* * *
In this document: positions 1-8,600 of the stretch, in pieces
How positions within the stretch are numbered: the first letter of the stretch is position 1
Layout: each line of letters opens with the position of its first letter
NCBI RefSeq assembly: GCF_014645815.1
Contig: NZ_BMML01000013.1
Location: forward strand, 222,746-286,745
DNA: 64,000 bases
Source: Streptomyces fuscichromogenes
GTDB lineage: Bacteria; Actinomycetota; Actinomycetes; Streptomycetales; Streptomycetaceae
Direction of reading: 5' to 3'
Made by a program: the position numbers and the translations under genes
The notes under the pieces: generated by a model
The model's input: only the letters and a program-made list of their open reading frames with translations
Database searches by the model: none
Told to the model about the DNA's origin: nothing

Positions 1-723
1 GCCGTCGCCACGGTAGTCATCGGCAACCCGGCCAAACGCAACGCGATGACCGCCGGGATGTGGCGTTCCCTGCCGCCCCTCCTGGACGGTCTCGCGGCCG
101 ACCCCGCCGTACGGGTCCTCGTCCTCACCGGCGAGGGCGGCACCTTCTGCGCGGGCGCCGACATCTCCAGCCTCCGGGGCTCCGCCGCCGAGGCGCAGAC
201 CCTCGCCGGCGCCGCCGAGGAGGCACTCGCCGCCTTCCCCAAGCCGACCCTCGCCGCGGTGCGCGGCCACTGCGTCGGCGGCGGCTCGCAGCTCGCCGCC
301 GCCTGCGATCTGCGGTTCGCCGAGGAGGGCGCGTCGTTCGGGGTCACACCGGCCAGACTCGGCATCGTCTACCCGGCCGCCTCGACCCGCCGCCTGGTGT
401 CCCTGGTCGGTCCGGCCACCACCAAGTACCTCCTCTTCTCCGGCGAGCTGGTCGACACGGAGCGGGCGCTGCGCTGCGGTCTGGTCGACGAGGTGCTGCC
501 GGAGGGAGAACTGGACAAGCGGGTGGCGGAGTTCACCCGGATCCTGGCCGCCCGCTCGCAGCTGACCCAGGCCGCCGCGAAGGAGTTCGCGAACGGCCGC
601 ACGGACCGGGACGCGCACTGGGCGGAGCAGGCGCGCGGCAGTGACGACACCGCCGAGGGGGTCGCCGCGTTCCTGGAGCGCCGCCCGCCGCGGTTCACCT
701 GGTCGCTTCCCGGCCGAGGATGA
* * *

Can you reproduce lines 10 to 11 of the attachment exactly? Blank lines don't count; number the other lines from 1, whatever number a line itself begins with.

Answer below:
Direction of reading: 5' to 3'
Made by a program: the position numbers and the translations under genes